Tales of a Fisherman
I began writing Fish Tales about six
years ago. There have been so many memorable adventures over the
years and I will share some of them with you from time to time.
Let me know if you enjoy them.....
Click on a title to go to that Fish Tale.
Catfishin' On the New River....
2. Everglades Fever....
3. Are Bass
Really That Dumb???
4. D-Day Hero
5. Remember When....
6. Spring for another
on the High keys.....
8. Clear the Bridge.....
9. Tall Shrimp Tales.....
10. Top Water rules.....
11. The Christmas Gift....
12. Add One spoonful of
13. Summertime Flats
I’ve caught trout in the mountains of
California, bass in the lakes of Oklahoma, catfish in the rivers of West
Virginia and many places in between. Fishing is not an art, but a getaway from
all the stress and turmoil out in the world. I cherish each time I can get out
on the open water. It’s the best way to relax, contemplate and solve the riddles
of the sand. I intend to keep on fishing as long as I can grasp a pole and turn
the crank of a reel.
It’s part of my life and it’s been a wonderful life.
I’ve been fishing since I was a small boy growing up on the Elk River in West
Virginia. Lots of memories from those times have kept me fishing to this day.
Having an old flat bottomed, wooden boat, that usually always had some kind of
leak, was an exciting Saturday morning on the river there. I spent a lot of time
exploring that river. Caught a lot of fish and had many days of exploring
islands and swimming in the water. I think that is where I developed my love for
the water and appreciation for all it has to offer. Those fun filled days will
always remain with me each time I get out on the water.
I remember my dad showing me how to set up a trot line with Ivory soap for bait.
People still to this day laugh at me about that, but it sure as hell works. I
remember lots of catfish filling up a stringer off that trot line. Maybe I can
do that again some day back up in those hills. There is a mystery to the water,
no matter where you are. You watch it and see how it rolls and winds on its way
to a destination unknown. You try to understand its movements and what each wave
or ripple might mean underneath the surface.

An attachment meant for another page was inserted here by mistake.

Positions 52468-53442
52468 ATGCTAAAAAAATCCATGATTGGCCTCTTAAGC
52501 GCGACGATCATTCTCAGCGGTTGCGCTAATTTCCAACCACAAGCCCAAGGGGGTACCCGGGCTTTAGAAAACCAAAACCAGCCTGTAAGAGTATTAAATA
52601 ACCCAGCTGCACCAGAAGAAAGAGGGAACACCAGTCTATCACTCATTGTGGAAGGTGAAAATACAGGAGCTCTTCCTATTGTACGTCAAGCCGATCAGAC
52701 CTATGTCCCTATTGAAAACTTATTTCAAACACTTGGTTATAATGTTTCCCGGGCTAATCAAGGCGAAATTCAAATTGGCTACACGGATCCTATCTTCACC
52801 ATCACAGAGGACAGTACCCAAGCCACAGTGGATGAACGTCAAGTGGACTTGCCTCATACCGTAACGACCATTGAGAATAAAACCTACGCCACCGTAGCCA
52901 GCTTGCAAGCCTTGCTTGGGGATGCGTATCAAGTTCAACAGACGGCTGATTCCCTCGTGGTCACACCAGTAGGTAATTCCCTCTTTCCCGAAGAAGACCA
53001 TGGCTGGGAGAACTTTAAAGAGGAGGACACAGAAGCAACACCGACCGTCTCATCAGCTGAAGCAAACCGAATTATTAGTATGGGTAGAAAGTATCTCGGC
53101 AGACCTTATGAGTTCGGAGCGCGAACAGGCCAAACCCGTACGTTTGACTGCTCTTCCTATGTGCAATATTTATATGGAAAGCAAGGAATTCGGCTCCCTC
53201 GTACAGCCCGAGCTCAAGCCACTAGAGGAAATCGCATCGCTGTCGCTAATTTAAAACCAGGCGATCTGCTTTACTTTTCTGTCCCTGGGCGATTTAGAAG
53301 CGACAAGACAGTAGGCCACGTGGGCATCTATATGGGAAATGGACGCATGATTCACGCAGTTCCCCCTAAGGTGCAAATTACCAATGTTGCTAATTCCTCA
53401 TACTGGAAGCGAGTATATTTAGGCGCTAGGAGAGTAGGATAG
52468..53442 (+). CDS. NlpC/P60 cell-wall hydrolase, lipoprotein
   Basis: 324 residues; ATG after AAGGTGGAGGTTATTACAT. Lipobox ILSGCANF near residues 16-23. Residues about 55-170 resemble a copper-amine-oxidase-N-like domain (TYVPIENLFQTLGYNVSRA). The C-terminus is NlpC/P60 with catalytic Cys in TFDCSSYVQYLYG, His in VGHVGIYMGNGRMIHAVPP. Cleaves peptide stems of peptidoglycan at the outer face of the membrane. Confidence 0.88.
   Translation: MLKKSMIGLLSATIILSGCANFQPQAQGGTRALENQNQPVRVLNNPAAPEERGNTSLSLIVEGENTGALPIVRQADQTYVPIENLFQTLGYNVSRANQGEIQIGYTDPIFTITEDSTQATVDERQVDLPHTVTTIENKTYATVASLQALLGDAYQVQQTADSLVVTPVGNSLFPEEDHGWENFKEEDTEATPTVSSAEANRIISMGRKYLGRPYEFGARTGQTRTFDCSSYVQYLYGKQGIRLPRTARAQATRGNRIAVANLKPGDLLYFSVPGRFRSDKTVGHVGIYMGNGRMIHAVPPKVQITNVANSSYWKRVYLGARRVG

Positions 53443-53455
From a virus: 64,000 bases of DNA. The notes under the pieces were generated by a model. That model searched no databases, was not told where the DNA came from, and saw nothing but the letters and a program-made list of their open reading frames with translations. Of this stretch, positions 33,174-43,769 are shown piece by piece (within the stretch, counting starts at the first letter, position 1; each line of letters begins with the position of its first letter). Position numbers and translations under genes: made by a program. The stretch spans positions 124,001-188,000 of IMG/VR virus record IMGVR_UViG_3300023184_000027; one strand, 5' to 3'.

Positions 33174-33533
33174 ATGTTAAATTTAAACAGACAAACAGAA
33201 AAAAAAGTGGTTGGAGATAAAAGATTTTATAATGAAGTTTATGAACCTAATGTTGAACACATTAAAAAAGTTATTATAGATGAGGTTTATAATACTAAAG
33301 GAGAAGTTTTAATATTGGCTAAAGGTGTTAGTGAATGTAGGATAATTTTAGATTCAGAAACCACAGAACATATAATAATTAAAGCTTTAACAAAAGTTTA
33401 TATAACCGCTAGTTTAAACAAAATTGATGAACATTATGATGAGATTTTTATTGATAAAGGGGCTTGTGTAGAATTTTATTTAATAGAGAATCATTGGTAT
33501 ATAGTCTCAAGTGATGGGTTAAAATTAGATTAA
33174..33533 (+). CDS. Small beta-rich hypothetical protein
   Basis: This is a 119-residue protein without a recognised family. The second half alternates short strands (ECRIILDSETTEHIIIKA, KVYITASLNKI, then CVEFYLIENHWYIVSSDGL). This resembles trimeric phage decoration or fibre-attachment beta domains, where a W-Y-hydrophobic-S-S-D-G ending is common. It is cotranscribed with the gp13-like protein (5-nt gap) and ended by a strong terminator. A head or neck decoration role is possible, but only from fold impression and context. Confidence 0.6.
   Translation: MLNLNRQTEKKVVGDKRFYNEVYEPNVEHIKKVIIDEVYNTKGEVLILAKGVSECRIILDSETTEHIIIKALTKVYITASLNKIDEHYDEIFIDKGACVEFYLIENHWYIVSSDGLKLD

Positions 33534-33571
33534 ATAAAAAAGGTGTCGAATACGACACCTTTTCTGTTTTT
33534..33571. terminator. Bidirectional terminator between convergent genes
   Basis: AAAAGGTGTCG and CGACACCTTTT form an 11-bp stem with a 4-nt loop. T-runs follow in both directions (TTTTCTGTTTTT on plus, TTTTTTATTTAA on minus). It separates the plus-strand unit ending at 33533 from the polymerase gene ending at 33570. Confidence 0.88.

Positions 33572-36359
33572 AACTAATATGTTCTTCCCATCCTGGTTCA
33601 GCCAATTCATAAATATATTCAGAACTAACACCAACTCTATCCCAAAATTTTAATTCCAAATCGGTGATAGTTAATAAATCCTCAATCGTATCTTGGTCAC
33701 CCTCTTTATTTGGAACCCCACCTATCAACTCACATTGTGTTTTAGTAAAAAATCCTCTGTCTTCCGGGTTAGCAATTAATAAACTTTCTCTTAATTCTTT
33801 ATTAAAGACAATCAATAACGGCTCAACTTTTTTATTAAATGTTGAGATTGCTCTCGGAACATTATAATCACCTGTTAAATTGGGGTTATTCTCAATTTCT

Think I can always remember having that love of the water. Nothing is so
relaxing as being there. Go back in those islands and get lost for a few hours
from the rest of the world. Watch the birds feeding on the flats and mullet
feeding in that shallow water making ripples to break the still water, suddenly
startled by an eruption from a school of jacks exploding a school of baitfish.
It’s a wonderful life here.
Don’t know why I never decided to keep a written log before now. All the trips
and mishaps throughout the years would surely keep one laughing for days. But
here I am now trying to look back, put some of it into words and lay down a path
for the future. I do hope to keep this log up to date with all the fun I expect
to continue to have……fish or no fish.
I don’t expect everyone to feel the same excitement or humor from these tales.
They are tales of myself and my friends. They are special memories to all of us
and hopefully they will bring a smile to those who might choose to read some of
them. Here are some of the Fish Tales of my life……
Top Water Rules….
Watching that first hint of light coming up from the eastern shoreline is a
spectacular experience. It doesn’t matter how many times you are out there on
the water at first light, it’s a thrill that overtakes you with the beauty of
the sky and water. I live it as often as I can.
There’s something about fishing that early in the morning. Maybe it’s the
scenery or just the quietness around you, but you become part of that moment.
Watching the calmness of the water out on the flats as the sun creeps up ever so
slightly. You find yourself taking in every movement or sound around you at that
time of the morning. Every ripple or splash on the water commands your keen eye
and ear to see what might be the underlying cause of it.
This is the perfect time of the day for top water lures. Nothing can draw the
attention of a redfish, snook or trout on the flats like it. There are many
brands, types and colors of top water lures. Most of us have tried most of them
at one time or another. They make different types of sounds and motions when in
use and we all have our favorites. That feeling that there is gonna be an
eruption on that lure at any second is excitement enough. Sometimes you can see
it coming and other times it comes when you least expect it to happen. Keeps
that ol’ heart pumping for sure.
A trusty Chug Bug.....
My favorite top water lure is the Storm Chug Bug. It’s been a faithful lure for
many years with me. I recently sent a photo of one of my favorite ones to Storm
with all the scars and bent hooks on it. Unfortunately the next day, a nice
snook snapped it off and took it to places unknown that morning. I faithfully
always start with a red and white color. It has been the old reliable for most
fishermen for as many years as anyone can remember.